The TSA is blogging


For someone who travels as much as I do, I constantly find myself scratching my head about things like having to remove my shoes, the extra attention paid to 80 year old white women, or the staff of 12 standing around while 3 actually work.

When Matt told me that the TSA had launched a blog, I was excited and intrigued. Would my questions be answered? Would my faith in the TSA be restored? Would I get to see behind the curtains of a fairly private government agency?


I have to first congratulate the TSA for taking this plunge. Getting past the fear of such an endeavor is often a huge step that many organizations can’t actually go through with. The problem, however, is that it’s clearer than clear that the TSA launched the blog without even the slightest hint of strategy and only a minor understanding of what constitutes successful blogging. Here’s a few pointers for the TSA bloggers to improve the experience.

Take a look at your objective
The first round of posts and the hundreds (1308 comments submitted on six entries as I write this) are largely focused on questions from confused travelers. The first entry jumps straight into answering the inevitable travel policy questions. Is the blog the right tool here? I’d argue that a social tool that allows questions to be submitted and voted up by site visitors is a far more interesting idea over a blog.

If the bulk if the content is going to be focused around questions, you can still use the blog format, but the TSA should tweak the design to fit better with that purpose. Serious Eats is a great example of this.

Introduce the team and the objective
A blog is a conversation and the first step in a conversation is an introduction. Before you jump into the content, introduce the concept of the blog, introduce the team members we’ll be hearing from. What do they do? Where do they work? What’s their background? Why is the blog titled “Evolution of Security”?

(I know there’s a Meet the Bloggers link on the sidebar, but a) it doesn’t work, and b) that’s not enough.)

Create an editorial schedule
If the blog is going to focus on obvious content, then create an editorial calendar and publish it or share the general concept with the readers. Should we check back once a week? Every day? I can’t support you if I don’t know what you’re up to.

Know the existing content
The blog can be a great tool for connecting readers to content they wouldn’t normally have found. For instance, in the latest entry on the TSA blog, there’s a discussion of why children and the elderly get the same treatment as more potentially risky travelers. Good stuff, but they didn’t link to the article on the TSA site that already addressed this question.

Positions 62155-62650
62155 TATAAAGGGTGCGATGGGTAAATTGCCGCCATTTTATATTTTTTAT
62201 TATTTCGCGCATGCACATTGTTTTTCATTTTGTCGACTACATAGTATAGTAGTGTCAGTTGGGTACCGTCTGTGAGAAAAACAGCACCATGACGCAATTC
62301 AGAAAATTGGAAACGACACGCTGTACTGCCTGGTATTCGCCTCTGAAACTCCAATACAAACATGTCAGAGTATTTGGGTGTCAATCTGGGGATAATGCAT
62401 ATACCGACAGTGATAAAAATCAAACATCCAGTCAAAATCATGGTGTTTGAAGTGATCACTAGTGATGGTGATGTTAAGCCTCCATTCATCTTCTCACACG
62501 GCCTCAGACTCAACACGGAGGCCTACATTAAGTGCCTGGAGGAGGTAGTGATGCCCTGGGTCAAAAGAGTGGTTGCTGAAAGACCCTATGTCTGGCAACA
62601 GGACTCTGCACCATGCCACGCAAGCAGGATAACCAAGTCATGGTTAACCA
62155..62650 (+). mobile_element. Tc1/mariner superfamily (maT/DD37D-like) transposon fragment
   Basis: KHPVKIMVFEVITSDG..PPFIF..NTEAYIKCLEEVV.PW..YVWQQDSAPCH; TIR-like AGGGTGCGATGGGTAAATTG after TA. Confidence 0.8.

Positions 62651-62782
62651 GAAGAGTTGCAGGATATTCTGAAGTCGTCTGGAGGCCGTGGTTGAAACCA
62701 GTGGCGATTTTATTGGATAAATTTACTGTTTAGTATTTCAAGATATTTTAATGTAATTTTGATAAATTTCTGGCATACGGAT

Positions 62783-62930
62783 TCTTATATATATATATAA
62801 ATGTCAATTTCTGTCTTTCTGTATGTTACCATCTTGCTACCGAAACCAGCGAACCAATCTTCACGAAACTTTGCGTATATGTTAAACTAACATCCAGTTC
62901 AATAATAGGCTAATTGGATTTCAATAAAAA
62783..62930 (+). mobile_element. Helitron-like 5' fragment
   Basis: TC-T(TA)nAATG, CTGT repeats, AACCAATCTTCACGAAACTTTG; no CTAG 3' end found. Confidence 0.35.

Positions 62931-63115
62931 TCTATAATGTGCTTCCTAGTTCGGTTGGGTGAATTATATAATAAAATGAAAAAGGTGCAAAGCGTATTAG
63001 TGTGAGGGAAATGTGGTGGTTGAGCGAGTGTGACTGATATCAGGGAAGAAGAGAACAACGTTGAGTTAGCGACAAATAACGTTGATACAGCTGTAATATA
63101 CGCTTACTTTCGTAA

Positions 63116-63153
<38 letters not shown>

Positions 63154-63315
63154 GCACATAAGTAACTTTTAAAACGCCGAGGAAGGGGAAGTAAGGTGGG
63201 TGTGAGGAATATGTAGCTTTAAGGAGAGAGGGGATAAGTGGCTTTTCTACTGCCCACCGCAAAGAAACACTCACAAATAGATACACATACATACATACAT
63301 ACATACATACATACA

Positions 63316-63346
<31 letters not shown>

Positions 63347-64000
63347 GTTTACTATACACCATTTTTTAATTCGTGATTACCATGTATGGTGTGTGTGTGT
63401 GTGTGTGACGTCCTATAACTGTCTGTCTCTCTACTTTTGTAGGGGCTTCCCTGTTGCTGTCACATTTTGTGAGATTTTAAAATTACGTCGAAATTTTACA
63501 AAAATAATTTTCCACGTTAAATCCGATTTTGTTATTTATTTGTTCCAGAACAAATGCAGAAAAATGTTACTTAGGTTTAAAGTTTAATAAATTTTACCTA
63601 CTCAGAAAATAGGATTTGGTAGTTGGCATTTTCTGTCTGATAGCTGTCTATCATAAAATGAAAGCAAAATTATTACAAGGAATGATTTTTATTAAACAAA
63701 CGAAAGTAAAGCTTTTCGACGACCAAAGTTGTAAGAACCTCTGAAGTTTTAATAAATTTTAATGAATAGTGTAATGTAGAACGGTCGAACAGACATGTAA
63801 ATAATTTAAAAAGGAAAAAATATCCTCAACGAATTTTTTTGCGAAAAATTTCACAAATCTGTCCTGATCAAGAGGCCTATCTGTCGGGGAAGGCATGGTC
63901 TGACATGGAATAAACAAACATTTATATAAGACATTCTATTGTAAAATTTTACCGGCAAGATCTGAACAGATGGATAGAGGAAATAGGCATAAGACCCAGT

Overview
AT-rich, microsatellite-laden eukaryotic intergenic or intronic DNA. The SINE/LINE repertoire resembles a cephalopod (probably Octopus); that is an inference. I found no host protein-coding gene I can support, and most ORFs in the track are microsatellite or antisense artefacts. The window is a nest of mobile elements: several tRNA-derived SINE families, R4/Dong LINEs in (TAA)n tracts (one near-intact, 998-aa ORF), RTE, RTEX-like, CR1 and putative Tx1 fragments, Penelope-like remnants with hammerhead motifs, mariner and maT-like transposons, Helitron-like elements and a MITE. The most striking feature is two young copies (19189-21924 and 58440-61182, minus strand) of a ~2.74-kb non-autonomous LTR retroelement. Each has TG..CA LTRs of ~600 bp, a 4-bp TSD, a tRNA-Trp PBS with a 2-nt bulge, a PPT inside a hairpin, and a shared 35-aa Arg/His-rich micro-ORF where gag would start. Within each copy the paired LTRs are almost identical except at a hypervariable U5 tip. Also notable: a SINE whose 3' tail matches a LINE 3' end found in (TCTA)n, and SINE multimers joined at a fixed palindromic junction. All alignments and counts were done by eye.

Find the right personality not the “correct” position
The TSA bloggers posted a video of the TSA Assistant Administrator (what the hell does he do??) answering the question about children and the elderly. I started watching it and fell instantly asleep with a thin line of drool glistening on my chin and my head flopped backwards. Seriously, watch this for yourself and tell me how far you make it.

On paper, this guy probably makes a lot of sense. He’s probably a security guru with years of TSA experience or something. But in practice, this guy hurts the message. He’s completely counter to the voice of the blog. He screams to those of us outside of the TSA “We’re just trying to cover our collective asses!” Find the right person, not the right position for your community. Hell, hire a community manager!

Those suggestions aside, I’d like to give huge kudos to the TSA for their efforts. Sure, I think it would have been fairly obvious to expect a huge reaction, but it’s better to start and have some bumps than not to start at all. They’ve also used Blogger (which is good that they didn’t try to craft their own custom software, but seriously, Blogger? For the TSA?), have RSS feeds, and are modifying the site as they get feedback. And perhaps most importantly, whoever is writing their content is doing a great job. The blog posts are enjoyable if not quite “fun”. I just wish I knew who the writer actually was…

Now let’s see what happens as the TSA team finds their footing. They should be commended for jumping in feet first.

UPDATE: The TSA team responds. Check out the response… it’s a great read.


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